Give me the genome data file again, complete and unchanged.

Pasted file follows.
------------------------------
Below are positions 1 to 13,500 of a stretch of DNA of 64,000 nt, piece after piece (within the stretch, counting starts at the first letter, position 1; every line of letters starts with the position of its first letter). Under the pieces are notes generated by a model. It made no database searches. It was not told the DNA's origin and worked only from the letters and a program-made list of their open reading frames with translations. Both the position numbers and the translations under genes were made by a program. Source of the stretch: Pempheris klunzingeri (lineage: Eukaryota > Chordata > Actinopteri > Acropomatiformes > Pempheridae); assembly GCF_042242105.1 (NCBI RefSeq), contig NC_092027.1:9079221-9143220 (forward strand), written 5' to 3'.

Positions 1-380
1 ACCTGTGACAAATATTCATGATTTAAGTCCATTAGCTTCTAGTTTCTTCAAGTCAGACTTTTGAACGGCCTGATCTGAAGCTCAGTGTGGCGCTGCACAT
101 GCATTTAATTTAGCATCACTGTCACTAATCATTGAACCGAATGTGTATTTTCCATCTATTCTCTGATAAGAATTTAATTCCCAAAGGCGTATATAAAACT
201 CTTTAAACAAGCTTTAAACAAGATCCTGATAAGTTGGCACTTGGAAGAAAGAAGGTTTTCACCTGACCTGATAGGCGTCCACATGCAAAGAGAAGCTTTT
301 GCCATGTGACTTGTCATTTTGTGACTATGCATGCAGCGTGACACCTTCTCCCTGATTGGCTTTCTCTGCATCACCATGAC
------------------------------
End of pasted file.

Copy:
Below are positions 1 to 13,500 of a stretch of DNA of 64,000 nt, piece after piece (within the stretch, counting starts at the first letter, position 1; every line of letters starts with the position of its first letter). Under the pieces are notes generated by a model. It made no database searches. It was not told the DNA's origin and worked only from the letters and a program-made list of their open reading frames with translations. Both the position numbers and the translations under genes were made by a program. Source of the stretch: Pempheris klunzingeri (lineage: Eukaryota > Chordata > Actinopteri > Acropomatiformes > Pempheridae); assembly GCF_042242105.1 (NCBI RefSeq), contig NC_092027.1:9079221-9143220 (forward strand), written 5' to 3'.

Positions 1-380
1 ACCTGTGACAAATATTCATGATTTAAGTCCATTAGCTTCTAGTTTCTTCAAGTCAGACTTTTGAACGGCCTGATCTGAAGCTCAGTGTGGCGCTGCACAT
101 GCATTTAATTTAGCATCACTGTCACTAATCATTGAACCGAATGTGTATTTTCCATCTATTCTCTGATAAGAATTTAATTCCCAAAGGCGTATATAAAACT
201 CTTTAAACAAGCTTTAAACAAGATCCTGATAAGTTGGCACTTGGAAGAAAGAAGGTTTTCACCTGACCTGATAGGCGTCCACATGCAAAGAGAAGCTTTT
301 GCCATGTGACTTGTCATTTTGTGACTATGCATGCAGCGTGACACCTTCTCCCTGATTGGCTTTCTCTGCATCACCATGAC